In keeping with the theme of Valentine’s Day, we beam our strategy searchlight on one name struggling to find love. In recent weeks, Nestle Nigeria Plc has shed 23% YTD to near five-year lows underperforming the broader NSEASI.
Naira weakness exposes earnings Achilles heel
Over the last decade, Nestle delivered consistent earnings growth and increasing cash payouts to shareholders. Earnings expansion flowed from a combination of strategic product portfolio positioning to the Nigeria’s demographic and economic dividend, with improvement in middle class incomes and population translating to double digit topline growth.
Furthermore, Nestle’s largely domestic raw material sourcing and better pricing power meant that unlike other FMCG names, the company avoided the volatility associated with international commodity prices.
That said, one item that always caught the eye was Nestle’s unusually large FX share of loans which held out the potential for earnings compression in the advent of naira weakness. Accordingly, Nestle booked N19.4 billion in FX losses over 9M 16 with PBT sliding 74% YoY. Exacerbating the earnings picture was the jump in tax rates (effective taxes 91%) which drove the collapse in PAT to N474million. Overall, our consumer goods analyst, Amaka Ukoha estimates that Nestle is on track to record its softest EPS number since 2007.
Consequently, the perfect storm of a steep plunge in global crude prices and a loss of currency stability which hit the Nigerian economy catalyzed the supposedly distant FX risk in 2016. Accordingly, Nestle booked N19.4 billion in FX losses over 9M 16 with PBT sliding 74% YoY. Exacerbating the earnings picture was the jump in tax rates following the expiration of tax concessions on its Flower gate factory in Q3 16 (effective taxes 91%) which drove the collapse in PAT to N474million. Overall, our consumer goods analyst, Amaka Ukoha estimates that Nestle is on track to record its softest EPS number since 2007. Looking at a price and EPS chart of Nestle, one could infer that markets seem to pricing the prospects of a sharp drop in EPS.
Reduced foreign activity on the domestic bourse amplifies bearish patterns
Aside fundamental concerns over its earnings trajectory, a derivative of the deadbeat economic climate and deterioration in FX market liquidity is the switch in investor profile on the domestic bourse. Specifically, foreign portfolio investors pulled back from the Nigerian equity market – leaving local investors at the helm for the first time in six years.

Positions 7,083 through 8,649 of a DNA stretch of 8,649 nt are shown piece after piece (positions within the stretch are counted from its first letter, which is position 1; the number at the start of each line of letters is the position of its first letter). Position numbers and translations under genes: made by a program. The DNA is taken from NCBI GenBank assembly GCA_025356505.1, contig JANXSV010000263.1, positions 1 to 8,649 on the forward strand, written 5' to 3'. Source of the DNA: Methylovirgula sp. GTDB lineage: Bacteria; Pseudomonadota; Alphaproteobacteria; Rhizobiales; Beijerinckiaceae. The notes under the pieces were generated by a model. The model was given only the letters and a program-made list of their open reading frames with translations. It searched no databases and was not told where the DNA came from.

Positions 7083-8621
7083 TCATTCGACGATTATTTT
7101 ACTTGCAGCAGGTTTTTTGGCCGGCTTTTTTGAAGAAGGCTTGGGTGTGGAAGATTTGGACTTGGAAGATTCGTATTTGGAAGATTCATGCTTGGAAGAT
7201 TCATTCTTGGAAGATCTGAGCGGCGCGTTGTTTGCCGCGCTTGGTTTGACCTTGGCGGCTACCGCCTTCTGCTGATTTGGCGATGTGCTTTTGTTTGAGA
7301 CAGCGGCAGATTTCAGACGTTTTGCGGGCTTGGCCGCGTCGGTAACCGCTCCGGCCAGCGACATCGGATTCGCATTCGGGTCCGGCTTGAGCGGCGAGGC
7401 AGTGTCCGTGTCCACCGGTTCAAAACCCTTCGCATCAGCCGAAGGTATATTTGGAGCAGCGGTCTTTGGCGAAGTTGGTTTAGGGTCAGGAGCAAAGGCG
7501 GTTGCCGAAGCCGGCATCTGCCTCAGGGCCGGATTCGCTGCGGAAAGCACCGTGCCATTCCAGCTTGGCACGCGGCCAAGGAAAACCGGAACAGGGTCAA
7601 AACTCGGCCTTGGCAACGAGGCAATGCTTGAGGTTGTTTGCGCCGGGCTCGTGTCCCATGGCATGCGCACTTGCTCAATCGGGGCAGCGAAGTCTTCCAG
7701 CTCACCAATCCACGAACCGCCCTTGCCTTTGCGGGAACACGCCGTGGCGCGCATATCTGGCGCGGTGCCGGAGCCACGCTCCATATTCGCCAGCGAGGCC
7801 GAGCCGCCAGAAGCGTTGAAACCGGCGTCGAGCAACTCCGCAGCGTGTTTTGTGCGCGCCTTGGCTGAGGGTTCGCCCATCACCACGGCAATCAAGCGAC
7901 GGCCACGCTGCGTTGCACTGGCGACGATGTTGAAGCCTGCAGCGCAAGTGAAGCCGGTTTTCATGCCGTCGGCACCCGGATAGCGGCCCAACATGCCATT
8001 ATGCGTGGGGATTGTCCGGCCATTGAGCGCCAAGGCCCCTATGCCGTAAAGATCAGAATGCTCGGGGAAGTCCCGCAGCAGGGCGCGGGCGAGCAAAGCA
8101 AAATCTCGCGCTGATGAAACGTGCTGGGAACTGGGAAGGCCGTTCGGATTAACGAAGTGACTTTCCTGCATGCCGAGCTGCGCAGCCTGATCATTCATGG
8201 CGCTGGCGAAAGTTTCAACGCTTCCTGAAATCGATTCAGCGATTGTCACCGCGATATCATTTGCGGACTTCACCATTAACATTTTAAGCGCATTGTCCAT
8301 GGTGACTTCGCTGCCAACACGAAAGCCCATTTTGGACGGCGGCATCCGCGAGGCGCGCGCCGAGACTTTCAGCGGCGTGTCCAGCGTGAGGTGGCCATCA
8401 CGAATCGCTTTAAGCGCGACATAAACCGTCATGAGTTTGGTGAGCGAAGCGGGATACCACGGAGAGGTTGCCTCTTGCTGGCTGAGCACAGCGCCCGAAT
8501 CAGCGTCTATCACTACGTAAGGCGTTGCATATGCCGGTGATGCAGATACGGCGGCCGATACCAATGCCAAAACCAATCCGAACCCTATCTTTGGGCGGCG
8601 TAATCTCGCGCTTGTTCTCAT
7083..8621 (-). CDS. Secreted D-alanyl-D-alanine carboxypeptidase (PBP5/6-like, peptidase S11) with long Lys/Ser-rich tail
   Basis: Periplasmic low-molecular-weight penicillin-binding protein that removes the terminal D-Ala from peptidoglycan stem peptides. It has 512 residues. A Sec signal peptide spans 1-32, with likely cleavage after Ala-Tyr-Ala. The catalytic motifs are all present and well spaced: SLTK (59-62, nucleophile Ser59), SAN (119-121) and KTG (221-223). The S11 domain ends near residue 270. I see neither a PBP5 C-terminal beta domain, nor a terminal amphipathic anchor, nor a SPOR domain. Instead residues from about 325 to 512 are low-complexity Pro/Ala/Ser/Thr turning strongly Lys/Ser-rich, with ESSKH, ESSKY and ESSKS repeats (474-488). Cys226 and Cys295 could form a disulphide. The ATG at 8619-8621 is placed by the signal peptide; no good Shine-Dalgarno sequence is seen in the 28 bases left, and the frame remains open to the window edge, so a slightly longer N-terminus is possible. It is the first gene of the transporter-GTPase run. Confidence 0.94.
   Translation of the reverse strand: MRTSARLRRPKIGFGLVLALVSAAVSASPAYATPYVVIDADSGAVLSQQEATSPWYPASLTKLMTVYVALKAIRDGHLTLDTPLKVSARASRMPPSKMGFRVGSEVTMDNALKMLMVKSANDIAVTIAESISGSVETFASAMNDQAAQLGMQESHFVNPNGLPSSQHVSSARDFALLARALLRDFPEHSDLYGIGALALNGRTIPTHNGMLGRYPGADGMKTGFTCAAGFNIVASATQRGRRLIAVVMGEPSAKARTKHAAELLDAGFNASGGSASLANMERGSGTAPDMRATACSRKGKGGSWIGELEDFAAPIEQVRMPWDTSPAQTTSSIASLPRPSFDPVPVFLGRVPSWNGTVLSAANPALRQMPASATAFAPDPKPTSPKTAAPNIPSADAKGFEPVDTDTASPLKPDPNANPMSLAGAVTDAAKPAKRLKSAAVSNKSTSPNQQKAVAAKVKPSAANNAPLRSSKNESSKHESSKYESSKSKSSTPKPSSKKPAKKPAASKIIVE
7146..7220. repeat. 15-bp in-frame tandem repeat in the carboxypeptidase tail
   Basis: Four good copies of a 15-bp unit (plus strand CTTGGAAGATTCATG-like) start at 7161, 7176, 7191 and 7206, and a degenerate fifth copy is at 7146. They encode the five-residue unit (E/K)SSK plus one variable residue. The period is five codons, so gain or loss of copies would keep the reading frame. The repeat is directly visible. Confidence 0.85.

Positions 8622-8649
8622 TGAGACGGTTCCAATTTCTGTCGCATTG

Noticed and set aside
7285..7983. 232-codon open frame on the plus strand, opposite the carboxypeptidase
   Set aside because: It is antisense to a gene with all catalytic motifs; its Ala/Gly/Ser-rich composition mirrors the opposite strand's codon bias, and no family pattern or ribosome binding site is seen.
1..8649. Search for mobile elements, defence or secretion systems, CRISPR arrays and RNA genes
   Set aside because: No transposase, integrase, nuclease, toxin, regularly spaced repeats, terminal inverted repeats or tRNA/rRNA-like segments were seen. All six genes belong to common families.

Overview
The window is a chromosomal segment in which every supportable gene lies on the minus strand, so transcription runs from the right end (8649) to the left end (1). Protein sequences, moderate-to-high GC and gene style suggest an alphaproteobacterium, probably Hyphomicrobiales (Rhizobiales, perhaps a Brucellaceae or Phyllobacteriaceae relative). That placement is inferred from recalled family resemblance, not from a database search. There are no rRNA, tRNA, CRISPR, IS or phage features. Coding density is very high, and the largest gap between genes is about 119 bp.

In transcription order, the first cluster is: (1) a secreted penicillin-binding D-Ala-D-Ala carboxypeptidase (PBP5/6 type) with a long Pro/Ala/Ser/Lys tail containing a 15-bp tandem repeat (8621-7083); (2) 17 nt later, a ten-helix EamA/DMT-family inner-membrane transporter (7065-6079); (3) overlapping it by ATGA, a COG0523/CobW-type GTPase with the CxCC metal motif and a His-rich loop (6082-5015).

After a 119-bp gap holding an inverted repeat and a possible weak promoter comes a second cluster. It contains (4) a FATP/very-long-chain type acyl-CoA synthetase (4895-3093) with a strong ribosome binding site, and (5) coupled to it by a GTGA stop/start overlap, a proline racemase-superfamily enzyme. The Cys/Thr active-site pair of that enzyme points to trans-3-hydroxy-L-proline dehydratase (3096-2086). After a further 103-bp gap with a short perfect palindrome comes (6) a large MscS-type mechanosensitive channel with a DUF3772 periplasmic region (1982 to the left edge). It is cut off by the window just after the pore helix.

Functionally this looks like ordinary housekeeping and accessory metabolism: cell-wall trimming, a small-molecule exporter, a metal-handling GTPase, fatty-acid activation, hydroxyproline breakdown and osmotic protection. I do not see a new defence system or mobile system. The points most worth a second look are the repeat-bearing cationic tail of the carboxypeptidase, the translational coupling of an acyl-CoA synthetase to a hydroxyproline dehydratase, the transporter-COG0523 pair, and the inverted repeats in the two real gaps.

The development is of notable importance to Nestle which was a key portfolio constituent in FPI Nigeria exposures on account of its earnings track record and good corporate governance.
Potential dilutive concerns
Beyond the fundamental concerns, our weak currency outlook for 2017 with a base case of N400/$ implies earnings trajectory should remain subdued unless Nestle moves to break the FX link as with Guinness and Lafarge in our coverage universe.
For these two companies, Diageo has moved to convert its FX loans into equity via a rights issue and while Lafarge claims its debt to quasi-equity conversion is non-dilutive – the possibility exists.
Whether Nestle decides to or otherwise, markets are unlikely to be abreast until post FY 16 results release.
Thus, given the negative equity move, we think a lack of clarity over how Nestle intends to deal with FX loans has stoked further bearish sentiments on the stock. Accordingly, we see limited scope for local investors to shower attention on the stock as dilution concerns add to soft earnings prospect
Reiterating our SELL rating on Nestle
Having been largely bearish on Nestle in recent years, we think the confluence of earnings compression to multi-year troughs, shift in investor sub-set and uncertainty over treatment of its FX loans are catalysts for strong price retrenchment in 2017. Hence, ahead of the FY 16 results scheduled for the first week in March 2017, investors are best advised to take cognizance of the possibility of further downside. We have a SELL rating on Nestle with FVE of N612.87.